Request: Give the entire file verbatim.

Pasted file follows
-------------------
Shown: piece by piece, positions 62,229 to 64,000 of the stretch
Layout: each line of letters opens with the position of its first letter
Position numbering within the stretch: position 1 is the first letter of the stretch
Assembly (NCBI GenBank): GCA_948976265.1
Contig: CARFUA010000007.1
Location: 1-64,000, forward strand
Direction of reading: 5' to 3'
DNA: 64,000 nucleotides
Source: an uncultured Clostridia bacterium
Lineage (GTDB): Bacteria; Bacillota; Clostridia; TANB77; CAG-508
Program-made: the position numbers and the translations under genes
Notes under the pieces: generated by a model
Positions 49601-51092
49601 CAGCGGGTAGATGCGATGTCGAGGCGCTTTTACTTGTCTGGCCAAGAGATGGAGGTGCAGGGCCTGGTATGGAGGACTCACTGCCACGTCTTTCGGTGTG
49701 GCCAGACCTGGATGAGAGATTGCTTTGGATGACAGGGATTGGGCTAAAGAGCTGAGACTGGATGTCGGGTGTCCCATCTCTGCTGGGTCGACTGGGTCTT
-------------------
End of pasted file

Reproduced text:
Shown: piece by piece, positions 62,229 to 64,000 of the stretch
Layout: each line of letters opens with the position of its first letter
Position numbering within the stretch: position 1 is the first letter of the stretch
Assembly (NCBI GenBank): GCA_948976265.1
Contig: CARFUA010000007.1
Location: 1-64,000, forward strand
Direction of reading: 5' to 3'
DNA: 64,000 nucleotides
Source: an uncultured Clostridia bacterium
Lineage (GTDB): Bacteria; Bacillota; Clostridia; TANB77; CAG-508
Program-made: the position numbers and the translations under genes
Notes under the pieces: generated by a model
Positions 49601-51092
49601 CAGCGGGTAGATGCGATGTCGAGGCGCTTTTACTTGTCTGGCCAAGAGATGGAGGTGCAGGGCCTGGTATGGAGGACTCACTGCCACGTCTTTCGGTGTG
49701 GCCAGACCTGGATGAGAGATTGCTTTGGATGACAGGGATTGGGCTAAAGAGCTGAGACTGGATGTCGGGTGTCCCATCTCTGCTGGGTCGACTGGGTCTT